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Post-conference refl ections Everyone in the DAFT commit ee is Mark Rivett

systemic mind but there followed some tasty exchanges about the potential collaborations of research and systemic therapy processes. The room started to think about

this and Gary talked about the effect of giving SCORE questionnaires to families at the beginning of therapy – it appeared to slow things down - it is an early invitation to join our language. If families ask themselves “How could we know/judge/tell if therapy was helping?” how would this affect their orientation to and expectations of the therapy session. Would this increase collaboration or interrupt or interfere with the “process”? But, don’t we love it when that happens? For me, this echoed the earlier presentation that acknowledged participation and user involvement as a significant strand of therapy process. As we thought about researching the

impact of therapy, we had turned our thoughts to the therapeutic impact of research. Maybe it has something to do with what we are (re)searching for? I was left with a sense of ease

– with which we should be able to fit research intent and practices into our work – alongside all the other agendas we engage with in practice and ref lection. And we all left with Peter’s encouragement that, if he can do it, anyone can.

Jane Masters, principal therapist Foster Care Associates and Core Children’s Services


a lit le amazed and very pleased about some of the consequences of hosting the conference last year in Derbyshire. Here are a few of the things that are happening. • T e Derbyshire Healthcare NHS Foundation Trust are following up on commitments made at the conference by senior managers in at endance, to develop business plans aimed at developing systemic thinking and practice and family therapy posts within the trust. T is includes the family therapy provision within the early-intervention service working with psychosis, systemic services for complex safeguarding-issues with children and adults, proposals to develop new posts within adult mental health, and the development of a training strategy ensuring all mental health practitioners experience mandatory training that includes an introduction to systemic thinking, practice and therapy. A training strategy has also been developed to ensure there are clinicians qualifi ed at foundation, intermediate and qualifying level throughout the service.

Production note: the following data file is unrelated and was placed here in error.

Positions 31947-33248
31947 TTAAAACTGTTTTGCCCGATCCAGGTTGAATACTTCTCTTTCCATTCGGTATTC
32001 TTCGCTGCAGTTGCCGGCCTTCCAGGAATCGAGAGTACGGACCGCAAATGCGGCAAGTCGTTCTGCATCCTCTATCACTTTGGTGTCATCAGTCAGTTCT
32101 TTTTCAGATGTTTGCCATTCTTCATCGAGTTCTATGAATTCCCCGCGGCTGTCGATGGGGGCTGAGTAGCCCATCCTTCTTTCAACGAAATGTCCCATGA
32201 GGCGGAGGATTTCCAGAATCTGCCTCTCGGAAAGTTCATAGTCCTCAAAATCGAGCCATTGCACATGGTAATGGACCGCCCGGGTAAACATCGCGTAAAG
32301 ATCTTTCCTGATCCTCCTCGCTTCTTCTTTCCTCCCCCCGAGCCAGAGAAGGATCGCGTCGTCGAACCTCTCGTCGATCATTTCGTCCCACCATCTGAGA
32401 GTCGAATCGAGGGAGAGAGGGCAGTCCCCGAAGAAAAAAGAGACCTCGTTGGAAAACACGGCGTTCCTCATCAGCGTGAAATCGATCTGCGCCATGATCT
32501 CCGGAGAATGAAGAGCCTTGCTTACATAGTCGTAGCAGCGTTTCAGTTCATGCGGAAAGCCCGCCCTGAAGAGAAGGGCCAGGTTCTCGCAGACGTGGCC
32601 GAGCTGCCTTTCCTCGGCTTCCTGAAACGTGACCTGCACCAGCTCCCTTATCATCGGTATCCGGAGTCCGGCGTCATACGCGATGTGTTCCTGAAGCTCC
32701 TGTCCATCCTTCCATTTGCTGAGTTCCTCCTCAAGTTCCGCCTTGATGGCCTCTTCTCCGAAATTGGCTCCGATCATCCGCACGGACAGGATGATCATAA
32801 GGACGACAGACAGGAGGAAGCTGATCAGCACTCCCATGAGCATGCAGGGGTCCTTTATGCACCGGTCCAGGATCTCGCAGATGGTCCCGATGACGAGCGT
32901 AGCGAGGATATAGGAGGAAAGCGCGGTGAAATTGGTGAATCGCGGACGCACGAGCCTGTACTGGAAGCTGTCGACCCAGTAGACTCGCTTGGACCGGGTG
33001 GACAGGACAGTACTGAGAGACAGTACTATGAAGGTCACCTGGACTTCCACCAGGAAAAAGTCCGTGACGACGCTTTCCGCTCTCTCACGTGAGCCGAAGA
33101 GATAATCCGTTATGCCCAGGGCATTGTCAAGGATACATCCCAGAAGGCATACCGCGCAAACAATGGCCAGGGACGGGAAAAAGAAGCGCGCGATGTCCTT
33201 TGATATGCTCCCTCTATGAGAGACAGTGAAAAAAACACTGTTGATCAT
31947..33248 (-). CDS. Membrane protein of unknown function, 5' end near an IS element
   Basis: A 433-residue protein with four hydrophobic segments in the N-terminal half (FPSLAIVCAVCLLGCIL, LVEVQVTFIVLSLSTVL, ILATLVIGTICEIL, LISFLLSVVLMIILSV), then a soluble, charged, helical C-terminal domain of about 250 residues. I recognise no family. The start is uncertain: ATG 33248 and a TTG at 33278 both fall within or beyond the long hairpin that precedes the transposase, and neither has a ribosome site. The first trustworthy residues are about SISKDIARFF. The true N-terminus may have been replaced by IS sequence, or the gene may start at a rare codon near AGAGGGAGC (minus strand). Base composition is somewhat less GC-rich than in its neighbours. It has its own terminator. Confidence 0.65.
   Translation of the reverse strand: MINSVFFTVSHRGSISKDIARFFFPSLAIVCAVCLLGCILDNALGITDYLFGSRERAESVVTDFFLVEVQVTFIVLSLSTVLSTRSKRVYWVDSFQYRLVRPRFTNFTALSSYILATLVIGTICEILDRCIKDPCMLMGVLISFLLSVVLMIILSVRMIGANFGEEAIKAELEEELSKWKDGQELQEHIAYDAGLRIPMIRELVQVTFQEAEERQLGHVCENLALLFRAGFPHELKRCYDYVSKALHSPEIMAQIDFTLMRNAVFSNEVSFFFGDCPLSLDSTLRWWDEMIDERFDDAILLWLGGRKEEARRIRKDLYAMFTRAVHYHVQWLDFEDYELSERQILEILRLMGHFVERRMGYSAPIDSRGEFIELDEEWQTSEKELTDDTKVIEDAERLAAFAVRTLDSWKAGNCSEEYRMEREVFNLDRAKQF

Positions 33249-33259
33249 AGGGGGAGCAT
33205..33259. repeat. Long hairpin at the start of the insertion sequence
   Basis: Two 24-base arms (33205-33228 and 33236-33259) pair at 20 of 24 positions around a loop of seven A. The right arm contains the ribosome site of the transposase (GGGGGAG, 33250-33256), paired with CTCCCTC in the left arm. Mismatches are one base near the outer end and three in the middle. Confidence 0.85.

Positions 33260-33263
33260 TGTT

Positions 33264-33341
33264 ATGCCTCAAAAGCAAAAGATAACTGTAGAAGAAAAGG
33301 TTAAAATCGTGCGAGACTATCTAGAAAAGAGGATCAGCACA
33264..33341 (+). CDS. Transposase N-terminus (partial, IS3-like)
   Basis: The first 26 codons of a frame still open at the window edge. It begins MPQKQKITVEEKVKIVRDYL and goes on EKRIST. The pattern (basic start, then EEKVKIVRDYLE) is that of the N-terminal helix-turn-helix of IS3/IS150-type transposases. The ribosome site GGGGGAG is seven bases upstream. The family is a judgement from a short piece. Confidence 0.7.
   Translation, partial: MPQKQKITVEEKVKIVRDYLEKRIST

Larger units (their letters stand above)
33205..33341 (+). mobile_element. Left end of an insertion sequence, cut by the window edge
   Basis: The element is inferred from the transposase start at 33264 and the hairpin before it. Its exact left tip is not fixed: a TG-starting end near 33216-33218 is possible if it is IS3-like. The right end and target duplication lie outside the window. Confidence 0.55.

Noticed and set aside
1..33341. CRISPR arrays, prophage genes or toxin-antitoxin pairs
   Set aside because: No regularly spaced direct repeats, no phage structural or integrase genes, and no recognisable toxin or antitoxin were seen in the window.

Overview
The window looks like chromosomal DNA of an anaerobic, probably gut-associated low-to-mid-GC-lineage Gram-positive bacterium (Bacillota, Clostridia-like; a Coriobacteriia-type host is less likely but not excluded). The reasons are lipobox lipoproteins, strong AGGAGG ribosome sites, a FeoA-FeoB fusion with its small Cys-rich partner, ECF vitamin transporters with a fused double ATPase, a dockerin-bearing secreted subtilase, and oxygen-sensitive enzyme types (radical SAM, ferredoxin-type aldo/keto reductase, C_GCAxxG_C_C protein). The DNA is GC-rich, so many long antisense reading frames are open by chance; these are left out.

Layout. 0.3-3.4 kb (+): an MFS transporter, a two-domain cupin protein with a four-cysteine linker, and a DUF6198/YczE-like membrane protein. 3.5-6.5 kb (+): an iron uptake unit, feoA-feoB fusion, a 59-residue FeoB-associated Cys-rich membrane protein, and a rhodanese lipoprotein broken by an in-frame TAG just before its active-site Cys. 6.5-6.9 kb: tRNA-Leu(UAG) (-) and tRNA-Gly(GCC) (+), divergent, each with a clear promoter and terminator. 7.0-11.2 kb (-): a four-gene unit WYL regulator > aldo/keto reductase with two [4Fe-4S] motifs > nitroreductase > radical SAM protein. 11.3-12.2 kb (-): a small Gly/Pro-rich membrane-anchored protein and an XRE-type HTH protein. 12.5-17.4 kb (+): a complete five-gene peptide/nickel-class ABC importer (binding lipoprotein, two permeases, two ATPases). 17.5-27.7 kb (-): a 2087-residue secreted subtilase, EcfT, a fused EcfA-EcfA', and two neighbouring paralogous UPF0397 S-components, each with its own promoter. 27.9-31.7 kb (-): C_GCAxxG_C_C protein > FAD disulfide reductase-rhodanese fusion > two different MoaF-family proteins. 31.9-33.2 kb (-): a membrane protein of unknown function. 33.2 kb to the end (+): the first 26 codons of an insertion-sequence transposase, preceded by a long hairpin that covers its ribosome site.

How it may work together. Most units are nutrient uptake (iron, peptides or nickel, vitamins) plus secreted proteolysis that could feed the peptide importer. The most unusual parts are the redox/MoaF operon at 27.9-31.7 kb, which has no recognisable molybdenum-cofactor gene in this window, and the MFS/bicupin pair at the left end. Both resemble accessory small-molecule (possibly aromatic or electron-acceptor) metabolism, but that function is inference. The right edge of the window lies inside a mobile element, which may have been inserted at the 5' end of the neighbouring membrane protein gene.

• T e Derbyshire Healthcare NHS Foundation Trust and partner agencies within education and social care in Derbyshire are collaborating to develop joint projects within the T ink Family Agenda. T is includes multi-systemic therapy projects and training strategies relating to systemic thinking and practice for social care and primary care managers and practitioners.

• DAFT, itself, has gained three new commit ee members, thanks to the conference; and our next day-conference on 17 November, focusing upon systemic thinking and practice with neurodevelopmental concerns and conditions, was oversubscribed, with 150 professionals, parents and young people at ending to off er their expertise by experience.

• Like many university courses, the systemic-training programme has been jeopardised by government cuts in education, and small courses like ours have been jeopardised locally and

nationally. T e profi le of the university working in partnership with AFT and the Derbyshire Healthcare NHS Trust undoubtedly contributed to securing the future of the programmes for a few more years yet. We are already receiving a greater number of applications for next year’s courses than in previous years.

Final thoughts In essence, we felt a lit le daunted aſt er

off ering to host the AFT conference a year or two ago. However, we would certainly recommend it to any area of the country where you might want to generate interest and raise the profi le of systemic thinking and practice. We at DAFT are happy to off er our help to those who might consider hosting in the future, as Ian Lea and others so generously did for us. Again, we want to off er our thanks to all

the excellent facilitators and the conference participants who contributed to such a magnifi cent experience for us all. Special thanks to Sue Kennedy, Barbara T urston, the AFT offi ce and AFT commit ee who made all of it seem manageable when we thought it may all be too much to chew on. T eir generosity, skill, rigour and humour are testimony to the core values of AFT. T e hard work was well worth it for us and we have a host of treasured memories to take forward from our time together in Buxton. Best wishes from everyone at DAFT.

Gary Robinson, chair of DAFT Context February 2012

AFT National Conference workshop reports

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